The shipping world is about to change with the opening of new Panama Canal locks. U.S. shale reserves: now you see me, now you don’t.
- FT – Coal use plunges as China cuts back and US turns to gas 6/8. “Global consumption and production levels for coal plunged by the biggest amount since at least 1980, while prices fell about 20%.”
- FT – Struggling Chinese P2P lender offers to repay investors with baijiu 6/11. Chinatou.com which owes approximately $35m to 1,850 investors and is seemingly short on cash has offered to pay investors in baijiu (popular Chinese liquor) from an affiliated company.
- WSJ – German Benchmark Bond Yield Dips Below Zero 6/14. And that just happened… as of end of day Tuesday the German 10-year bund yield was just minus 0.008%.
- WSJ – China’s Suddenly Shrinking Corporate Bond Market 6/15. “China’s corporate bond market, one of the fastest growing sources of cheap credit, did something in May it hasn’t done in six years: It shrank.”
- Kevin Buckland, Shigeki Nozawa, and Kazumi Miura of Bloomberg highlighted how many in Japan are taking to storing cash as the deflation mindset continues to nest.
- “About 40 trillion yen ($365 billion) in cash has piled up in homes across Japan, according to a Dai-ichi Life Research Institute estimate – equivalent to about 8% of GDP.”
- “What it means for 40 trillion yen to be sleeping under mattresses is that the deflationary mindset is deeply rooted, and Japanese have become hypersensitive to risk.” – Hideo Kumano, chief economist at Dai-ichi Life
- This of course has been a boon to safe manufacturers, with “sales of safes in March were up 86% from a year earlier, the highest level ever, according to government data.”
- Gabriel Wildau and Tom Mitchell of the Financial Times recapped how much China has spent recently to maintain confidence in the renminbi.
- “The People’s Bank of China has spent about $473bn in foreign exchange reserves since it surprised global markets last August by changing the way it sets its daily guidance rate for the currency, according to Financial Times estimates based on official data.”
- As a central bank official so aptly put it “the most important factor is confidence, both globally and within China. The cost of intervention in terms of reserves has been high but this policy can’t be evaluated just in terms of numbers. Once confidence is lost it can’t be easily restored. Then a lot of bad things can happen.”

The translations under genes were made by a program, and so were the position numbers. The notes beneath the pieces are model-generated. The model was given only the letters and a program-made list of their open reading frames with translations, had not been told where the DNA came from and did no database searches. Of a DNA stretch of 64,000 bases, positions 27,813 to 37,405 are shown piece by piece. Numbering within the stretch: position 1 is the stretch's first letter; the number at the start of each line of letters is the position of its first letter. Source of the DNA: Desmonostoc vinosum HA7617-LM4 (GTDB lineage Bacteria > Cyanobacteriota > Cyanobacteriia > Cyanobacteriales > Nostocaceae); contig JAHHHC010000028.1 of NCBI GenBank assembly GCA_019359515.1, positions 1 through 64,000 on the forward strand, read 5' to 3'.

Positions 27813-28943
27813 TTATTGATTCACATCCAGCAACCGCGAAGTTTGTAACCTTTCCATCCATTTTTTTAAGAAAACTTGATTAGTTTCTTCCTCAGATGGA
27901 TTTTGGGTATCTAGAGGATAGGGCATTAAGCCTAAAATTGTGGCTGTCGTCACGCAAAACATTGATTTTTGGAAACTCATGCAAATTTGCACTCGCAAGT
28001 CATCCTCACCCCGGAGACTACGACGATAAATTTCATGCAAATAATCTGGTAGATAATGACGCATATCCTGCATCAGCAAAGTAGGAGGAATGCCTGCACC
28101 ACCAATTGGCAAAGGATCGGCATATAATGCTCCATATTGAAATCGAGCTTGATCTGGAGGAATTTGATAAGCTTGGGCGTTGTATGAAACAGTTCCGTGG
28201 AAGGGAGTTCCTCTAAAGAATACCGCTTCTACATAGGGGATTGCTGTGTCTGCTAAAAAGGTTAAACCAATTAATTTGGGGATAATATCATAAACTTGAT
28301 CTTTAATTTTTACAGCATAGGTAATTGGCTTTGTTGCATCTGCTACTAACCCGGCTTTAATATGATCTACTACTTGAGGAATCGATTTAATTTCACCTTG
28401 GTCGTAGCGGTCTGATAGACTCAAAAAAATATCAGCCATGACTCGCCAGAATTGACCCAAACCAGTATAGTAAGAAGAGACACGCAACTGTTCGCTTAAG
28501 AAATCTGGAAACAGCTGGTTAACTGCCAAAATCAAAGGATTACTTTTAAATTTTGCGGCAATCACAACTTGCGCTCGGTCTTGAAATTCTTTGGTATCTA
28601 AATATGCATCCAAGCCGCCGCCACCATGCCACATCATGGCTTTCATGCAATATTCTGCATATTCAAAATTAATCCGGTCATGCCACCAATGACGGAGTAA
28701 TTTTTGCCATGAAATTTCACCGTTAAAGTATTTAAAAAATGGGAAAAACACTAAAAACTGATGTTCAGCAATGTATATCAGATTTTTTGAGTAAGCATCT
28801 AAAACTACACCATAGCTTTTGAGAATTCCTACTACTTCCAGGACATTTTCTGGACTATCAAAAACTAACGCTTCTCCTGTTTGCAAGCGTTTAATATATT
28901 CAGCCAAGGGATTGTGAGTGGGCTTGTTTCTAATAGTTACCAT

- Shawn Donnan and Tom Mitchell of the Financial Times highlighted how concern over China’s corporate debt balances is spreading, even to the likes of the IMF.
- “China’s corporate debt risks sparking a bigger crisis if the authorities fail to tackle it, the International Monetary Fund has warned.”
- “Mr. Lipton (David Lipton – the IMF’s number 2) highlighted the state-owned enterprises, which he said were responsible for 55% of the corporate debt pile despite representing 22% of economic output and which ‘are essentially on life support.'”
- “While concluding the issue is ‘manageable’, he warned that a recent IMF estimate that put the potential losses for China’s banks from bad corporate loans at 7% of GDP was a conservative estimate that excluded exposures in the ‘shadow banking’ sector.”
- With declining investment yields the world over and an abundance of negative government debt, Attracta Mooney of the Financial Times points to how sovereign wealth funds have been piling into real estate to boost returns. As an aside, Yahoo Finance drew attention to a recent Urban Land Institute PricewaterhouseCoopers survey that indicated that many U.S. real estate pros are not as enthusiastic about U.S. property as their foreign counterparts.
- “State-backed investment vehicles, which are used by countries either to save for a rainy day or to provide money for future generations, increased their allocations to property by 29% last year, according to research looking at 77 sovereign funds with $8tn in assets.”
- “The push into property comes as interest rates have reached record lows, forcing investors into alternative asset classes in the search for better returns.”